Outsiders, Insiders & Disruptive Technology
I spent Sunday at the first-ever NYC video hack day. It was awesome. So many startups. So much energy.
After the masses demo’d at General Assembly, an old friend approached me: “Dude, so do you miss it? Do you miss New York?”
I thought for a second, then looked him in the eye: “Not at all.”
“Really?” he asked, a bit surprised.
“Yeah man, as a city, I love New York, but there’s no place like the Valley. My only regret is that I didn’t leave sooner.”
His brow furrowed. He shot me a dubious look, then the moment passed. We clanked beers and moved on.
I’ve been thinking about this exchange all day. What is it about the Valley that’s so special? New York is awesome––the bars are better, the city is cleaner, the women are hotter––but there’s something in the air that doesn’t jibe with me. And that’s when it came to me…
New York is for insiders. San Francisco is for outsiders.
Think about it. The New York tech scene derives its competitive advantage by being close to other industries: Fashion. Media. Finance. Art. Advertising. The list goes on.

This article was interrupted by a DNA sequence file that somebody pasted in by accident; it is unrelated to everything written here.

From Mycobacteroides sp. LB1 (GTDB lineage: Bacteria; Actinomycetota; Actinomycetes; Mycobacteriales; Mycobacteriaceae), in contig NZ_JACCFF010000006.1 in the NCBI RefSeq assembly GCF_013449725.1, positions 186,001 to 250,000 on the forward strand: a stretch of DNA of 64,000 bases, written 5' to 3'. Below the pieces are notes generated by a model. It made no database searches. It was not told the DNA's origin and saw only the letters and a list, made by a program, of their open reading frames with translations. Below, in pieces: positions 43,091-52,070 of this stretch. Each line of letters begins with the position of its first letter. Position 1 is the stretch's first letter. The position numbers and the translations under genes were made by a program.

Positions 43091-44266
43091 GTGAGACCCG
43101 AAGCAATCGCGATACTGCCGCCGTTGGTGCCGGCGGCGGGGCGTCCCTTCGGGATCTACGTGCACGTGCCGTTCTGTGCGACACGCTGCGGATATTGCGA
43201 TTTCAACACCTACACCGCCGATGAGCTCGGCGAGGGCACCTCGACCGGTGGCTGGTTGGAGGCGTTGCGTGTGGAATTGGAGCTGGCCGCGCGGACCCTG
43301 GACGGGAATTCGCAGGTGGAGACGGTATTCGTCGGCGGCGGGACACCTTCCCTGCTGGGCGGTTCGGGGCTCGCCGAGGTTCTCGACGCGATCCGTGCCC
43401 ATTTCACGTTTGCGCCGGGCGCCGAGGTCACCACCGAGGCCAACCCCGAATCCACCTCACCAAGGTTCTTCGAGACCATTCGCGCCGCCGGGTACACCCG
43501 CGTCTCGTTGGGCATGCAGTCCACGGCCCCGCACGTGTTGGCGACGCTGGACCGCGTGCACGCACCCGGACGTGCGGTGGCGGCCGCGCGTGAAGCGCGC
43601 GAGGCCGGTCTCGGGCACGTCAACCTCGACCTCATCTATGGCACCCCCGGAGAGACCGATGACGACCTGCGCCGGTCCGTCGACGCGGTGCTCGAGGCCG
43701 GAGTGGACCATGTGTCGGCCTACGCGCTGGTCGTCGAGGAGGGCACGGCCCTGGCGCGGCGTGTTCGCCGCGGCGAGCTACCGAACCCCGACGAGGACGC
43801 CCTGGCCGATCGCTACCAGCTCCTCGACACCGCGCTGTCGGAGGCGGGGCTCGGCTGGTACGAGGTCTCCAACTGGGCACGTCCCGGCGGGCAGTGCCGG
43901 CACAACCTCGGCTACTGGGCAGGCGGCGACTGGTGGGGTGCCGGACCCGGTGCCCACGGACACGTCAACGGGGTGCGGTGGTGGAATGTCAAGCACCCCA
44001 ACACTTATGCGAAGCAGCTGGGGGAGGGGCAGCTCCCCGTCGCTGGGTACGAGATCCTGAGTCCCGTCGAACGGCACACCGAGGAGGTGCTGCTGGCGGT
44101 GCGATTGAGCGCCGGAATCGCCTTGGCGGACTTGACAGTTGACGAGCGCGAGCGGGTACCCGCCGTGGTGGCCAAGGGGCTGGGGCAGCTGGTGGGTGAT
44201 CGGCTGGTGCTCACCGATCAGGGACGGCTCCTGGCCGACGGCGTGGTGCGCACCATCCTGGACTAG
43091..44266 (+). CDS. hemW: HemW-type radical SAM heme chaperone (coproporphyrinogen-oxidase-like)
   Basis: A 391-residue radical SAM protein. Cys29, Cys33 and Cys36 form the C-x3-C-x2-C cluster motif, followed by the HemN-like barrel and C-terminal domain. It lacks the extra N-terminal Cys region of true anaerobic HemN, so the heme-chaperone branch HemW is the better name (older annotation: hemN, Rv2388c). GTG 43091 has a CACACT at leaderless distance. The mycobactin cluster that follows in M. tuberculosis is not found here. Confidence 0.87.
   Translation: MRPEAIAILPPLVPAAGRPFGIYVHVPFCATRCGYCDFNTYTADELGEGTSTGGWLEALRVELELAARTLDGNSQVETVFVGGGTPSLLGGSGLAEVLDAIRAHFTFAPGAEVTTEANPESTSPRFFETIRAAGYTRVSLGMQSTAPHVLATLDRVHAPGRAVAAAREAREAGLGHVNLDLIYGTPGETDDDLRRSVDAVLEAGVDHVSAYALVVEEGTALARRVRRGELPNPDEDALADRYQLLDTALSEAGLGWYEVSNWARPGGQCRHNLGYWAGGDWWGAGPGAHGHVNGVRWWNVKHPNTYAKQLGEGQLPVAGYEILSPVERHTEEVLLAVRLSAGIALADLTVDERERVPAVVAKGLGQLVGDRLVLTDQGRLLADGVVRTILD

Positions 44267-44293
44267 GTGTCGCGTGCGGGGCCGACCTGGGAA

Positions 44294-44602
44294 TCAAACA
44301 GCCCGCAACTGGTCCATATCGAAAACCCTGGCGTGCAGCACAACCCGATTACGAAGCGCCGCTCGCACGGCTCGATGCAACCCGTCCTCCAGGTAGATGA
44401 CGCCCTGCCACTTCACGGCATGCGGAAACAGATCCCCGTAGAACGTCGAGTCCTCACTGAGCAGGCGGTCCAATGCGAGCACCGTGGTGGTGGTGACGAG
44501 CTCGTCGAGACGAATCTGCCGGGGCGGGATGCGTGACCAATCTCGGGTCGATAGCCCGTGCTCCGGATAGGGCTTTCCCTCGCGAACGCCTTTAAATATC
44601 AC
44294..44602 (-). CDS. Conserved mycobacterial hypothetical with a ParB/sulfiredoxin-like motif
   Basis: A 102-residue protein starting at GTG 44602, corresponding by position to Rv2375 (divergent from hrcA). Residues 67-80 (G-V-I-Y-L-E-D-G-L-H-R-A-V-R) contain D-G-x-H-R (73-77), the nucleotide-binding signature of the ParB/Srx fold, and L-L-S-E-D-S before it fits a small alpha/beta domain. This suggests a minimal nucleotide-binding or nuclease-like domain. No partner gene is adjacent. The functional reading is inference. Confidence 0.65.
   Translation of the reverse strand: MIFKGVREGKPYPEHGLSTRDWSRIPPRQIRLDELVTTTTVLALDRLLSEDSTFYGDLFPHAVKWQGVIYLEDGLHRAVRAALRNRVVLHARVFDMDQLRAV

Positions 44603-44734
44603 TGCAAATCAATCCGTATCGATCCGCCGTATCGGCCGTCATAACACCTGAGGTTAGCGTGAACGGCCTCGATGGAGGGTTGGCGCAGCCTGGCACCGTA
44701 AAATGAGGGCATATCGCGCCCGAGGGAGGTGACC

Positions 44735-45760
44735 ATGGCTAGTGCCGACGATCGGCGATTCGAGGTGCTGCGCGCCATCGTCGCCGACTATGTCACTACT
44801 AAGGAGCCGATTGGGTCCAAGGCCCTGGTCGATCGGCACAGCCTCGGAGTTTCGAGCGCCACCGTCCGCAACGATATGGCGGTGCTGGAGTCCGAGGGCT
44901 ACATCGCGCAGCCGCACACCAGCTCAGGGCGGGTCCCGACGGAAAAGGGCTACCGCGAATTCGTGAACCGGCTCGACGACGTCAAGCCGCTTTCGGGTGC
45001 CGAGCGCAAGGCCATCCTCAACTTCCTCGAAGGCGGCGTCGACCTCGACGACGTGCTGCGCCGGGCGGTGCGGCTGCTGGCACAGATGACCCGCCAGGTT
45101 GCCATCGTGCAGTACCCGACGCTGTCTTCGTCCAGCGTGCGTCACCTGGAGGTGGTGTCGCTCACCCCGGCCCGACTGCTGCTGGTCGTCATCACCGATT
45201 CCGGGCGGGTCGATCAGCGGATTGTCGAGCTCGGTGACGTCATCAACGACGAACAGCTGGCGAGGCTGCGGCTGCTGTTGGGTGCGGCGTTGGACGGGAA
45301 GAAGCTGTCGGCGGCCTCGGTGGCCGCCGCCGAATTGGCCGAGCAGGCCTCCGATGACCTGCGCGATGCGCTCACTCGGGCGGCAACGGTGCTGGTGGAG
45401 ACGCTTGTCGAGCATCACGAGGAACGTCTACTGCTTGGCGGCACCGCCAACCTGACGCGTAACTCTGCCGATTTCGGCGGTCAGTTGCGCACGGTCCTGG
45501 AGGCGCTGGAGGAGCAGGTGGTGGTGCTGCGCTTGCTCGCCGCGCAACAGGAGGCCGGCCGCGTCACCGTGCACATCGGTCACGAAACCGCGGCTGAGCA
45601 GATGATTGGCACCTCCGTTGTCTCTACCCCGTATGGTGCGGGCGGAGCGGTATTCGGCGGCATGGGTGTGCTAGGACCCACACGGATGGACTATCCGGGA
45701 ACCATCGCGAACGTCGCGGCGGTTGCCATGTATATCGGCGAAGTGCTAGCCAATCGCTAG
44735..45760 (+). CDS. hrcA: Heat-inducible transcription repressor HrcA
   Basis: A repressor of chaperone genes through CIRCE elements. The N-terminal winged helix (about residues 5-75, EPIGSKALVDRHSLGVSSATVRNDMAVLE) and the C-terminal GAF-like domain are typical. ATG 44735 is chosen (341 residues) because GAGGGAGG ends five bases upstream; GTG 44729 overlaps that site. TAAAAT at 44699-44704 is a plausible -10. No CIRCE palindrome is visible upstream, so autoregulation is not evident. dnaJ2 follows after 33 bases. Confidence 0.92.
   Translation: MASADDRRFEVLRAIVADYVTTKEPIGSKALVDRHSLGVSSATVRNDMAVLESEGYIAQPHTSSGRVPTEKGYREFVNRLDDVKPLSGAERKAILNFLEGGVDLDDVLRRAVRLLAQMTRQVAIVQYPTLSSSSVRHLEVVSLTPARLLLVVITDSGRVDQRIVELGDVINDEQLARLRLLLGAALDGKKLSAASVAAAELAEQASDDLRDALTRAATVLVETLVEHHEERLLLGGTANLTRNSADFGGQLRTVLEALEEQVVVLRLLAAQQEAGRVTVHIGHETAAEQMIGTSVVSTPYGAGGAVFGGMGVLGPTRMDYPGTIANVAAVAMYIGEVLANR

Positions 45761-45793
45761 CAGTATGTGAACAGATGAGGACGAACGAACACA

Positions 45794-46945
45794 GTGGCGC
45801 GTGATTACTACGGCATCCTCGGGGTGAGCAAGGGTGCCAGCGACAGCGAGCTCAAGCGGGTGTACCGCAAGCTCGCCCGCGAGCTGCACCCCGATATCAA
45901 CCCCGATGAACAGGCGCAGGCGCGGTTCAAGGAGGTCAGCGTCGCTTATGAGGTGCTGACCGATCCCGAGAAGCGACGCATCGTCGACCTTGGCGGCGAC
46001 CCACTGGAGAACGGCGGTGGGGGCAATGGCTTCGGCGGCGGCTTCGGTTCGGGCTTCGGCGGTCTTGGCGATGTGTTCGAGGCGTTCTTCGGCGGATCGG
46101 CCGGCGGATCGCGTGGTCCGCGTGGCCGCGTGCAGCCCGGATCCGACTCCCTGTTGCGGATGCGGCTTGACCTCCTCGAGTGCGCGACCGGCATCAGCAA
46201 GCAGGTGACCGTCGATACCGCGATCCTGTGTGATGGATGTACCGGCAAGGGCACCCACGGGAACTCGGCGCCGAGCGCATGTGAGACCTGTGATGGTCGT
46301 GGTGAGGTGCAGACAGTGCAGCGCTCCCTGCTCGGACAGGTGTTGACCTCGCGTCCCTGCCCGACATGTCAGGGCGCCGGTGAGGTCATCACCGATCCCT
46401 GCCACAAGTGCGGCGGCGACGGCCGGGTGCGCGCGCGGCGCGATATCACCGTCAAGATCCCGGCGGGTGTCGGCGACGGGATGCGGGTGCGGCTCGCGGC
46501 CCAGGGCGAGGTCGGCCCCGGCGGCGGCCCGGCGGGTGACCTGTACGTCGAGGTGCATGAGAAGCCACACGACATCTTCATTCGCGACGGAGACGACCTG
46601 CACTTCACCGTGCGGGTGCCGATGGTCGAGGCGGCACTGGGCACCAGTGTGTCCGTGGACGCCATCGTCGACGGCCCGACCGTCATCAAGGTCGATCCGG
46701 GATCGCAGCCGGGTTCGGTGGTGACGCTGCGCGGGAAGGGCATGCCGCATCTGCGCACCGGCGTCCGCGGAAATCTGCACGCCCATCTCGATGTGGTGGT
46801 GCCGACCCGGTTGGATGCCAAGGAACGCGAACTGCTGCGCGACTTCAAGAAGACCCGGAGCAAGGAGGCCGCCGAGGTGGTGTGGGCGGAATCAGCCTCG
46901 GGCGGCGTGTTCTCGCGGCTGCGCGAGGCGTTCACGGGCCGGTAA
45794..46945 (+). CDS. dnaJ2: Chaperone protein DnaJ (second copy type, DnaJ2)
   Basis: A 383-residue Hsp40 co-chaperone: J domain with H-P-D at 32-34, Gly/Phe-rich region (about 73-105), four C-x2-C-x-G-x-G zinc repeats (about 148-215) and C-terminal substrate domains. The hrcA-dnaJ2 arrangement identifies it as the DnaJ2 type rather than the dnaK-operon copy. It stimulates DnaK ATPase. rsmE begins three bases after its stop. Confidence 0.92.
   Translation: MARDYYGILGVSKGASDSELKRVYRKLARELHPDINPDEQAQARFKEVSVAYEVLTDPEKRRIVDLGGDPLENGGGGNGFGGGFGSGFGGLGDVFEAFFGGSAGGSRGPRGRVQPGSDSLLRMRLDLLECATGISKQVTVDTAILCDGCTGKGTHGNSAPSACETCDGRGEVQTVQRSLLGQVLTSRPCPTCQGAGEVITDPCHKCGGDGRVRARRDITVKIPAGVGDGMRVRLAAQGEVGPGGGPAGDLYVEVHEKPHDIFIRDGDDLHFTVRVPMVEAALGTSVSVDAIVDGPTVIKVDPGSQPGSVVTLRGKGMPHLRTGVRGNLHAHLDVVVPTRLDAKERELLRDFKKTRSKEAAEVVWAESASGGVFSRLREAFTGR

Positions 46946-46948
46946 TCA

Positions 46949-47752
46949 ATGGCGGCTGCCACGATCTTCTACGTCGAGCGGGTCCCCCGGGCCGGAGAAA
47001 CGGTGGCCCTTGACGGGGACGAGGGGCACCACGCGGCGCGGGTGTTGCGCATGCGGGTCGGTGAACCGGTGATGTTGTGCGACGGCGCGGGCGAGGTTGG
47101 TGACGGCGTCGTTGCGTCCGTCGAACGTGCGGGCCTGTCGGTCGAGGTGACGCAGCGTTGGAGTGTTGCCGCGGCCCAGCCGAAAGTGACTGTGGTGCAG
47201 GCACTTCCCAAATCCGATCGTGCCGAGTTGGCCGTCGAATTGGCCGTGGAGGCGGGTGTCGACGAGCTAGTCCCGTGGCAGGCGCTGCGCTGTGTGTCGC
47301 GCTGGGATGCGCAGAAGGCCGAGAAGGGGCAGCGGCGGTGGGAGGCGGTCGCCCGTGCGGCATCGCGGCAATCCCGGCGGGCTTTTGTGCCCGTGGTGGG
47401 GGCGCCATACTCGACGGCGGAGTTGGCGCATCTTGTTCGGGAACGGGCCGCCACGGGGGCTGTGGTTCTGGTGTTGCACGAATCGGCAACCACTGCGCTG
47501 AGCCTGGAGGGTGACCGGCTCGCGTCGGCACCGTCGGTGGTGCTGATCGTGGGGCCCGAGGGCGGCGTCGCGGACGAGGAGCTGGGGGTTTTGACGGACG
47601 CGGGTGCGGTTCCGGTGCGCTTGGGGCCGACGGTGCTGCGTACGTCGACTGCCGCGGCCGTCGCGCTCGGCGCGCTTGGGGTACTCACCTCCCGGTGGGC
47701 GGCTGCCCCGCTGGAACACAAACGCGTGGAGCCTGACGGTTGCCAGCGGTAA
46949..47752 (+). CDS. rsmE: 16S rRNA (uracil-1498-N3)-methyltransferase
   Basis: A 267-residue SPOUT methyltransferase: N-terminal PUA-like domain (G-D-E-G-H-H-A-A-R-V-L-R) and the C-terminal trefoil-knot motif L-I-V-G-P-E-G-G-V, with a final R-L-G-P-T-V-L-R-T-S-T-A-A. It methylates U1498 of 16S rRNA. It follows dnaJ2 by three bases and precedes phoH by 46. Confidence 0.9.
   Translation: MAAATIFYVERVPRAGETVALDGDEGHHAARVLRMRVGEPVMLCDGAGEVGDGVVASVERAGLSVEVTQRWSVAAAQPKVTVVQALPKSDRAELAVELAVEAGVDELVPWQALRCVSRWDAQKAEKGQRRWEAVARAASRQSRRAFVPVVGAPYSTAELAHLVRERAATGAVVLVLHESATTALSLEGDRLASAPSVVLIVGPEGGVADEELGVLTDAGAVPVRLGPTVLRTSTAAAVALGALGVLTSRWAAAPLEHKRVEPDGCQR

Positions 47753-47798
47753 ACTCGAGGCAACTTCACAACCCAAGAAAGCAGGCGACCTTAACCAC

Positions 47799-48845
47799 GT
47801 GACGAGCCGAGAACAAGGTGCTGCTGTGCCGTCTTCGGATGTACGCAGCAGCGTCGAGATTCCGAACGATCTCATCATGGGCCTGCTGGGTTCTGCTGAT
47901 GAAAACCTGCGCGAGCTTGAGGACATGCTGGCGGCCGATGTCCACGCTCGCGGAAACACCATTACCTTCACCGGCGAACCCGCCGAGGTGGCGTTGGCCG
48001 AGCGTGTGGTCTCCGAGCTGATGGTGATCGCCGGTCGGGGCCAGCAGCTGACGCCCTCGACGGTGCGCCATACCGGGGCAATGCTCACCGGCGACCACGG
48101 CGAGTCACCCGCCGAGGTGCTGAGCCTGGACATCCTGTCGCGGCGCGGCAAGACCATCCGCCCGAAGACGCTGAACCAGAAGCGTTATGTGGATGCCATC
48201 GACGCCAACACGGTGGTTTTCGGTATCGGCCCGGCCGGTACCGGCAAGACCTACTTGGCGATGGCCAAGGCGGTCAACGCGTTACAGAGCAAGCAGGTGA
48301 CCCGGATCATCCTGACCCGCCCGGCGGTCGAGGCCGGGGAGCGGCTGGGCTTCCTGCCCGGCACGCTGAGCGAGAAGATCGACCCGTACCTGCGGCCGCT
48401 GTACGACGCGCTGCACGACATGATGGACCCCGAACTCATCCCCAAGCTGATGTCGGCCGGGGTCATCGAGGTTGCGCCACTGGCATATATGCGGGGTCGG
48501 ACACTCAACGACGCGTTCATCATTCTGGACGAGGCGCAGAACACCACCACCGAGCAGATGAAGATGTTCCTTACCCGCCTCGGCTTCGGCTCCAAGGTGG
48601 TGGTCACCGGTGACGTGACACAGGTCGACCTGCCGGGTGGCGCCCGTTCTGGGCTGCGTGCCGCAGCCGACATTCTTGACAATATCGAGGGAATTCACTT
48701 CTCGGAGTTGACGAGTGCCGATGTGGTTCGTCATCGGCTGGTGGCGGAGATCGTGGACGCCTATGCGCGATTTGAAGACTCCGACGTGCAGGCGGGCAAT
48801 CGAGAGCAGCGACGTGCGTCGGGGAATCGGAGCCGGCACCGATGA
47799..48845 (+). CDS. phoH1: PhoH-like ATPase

As a general rule, successful New York startups have:
-Created technologies that sustain and grow other industries
-Focused on customers first, technology second
Example #1: Art.sy. They work with super high-end art galleries to put their inventory online, make it discoverable and drive business to their established money-making schemes. Art.sy is NOT disrupting the art world. Quite the opposite.
Example #2: Tumblr. Big brands love Tumblr. Even creaky ole’ Newsweek has a Tumblr. (I have a Tumblr too!) Tumblr is servicing and partnering with the established order, not telling it to fuck off. And that’s the right move. Those guys are smart.
Example #3: DoubleClick. Ad tech for Madison Avenue. Also a multi-billion dollar company! Not too shabby.
If I’m right, the implication is that, in the long term, the winning companies in New York will be led primarily by insiders with relevant professional experience. Or, barring that, by people who are really good at networking with the old guard and schmoozing with insiders.
That was never me.
Silicon Valley, for better or worse, is the opposite: Fuck the status quo. Fuck the old guard. Disrupt! Disrupt! Technology first, customers second.
I like this paradigm. It fits me well.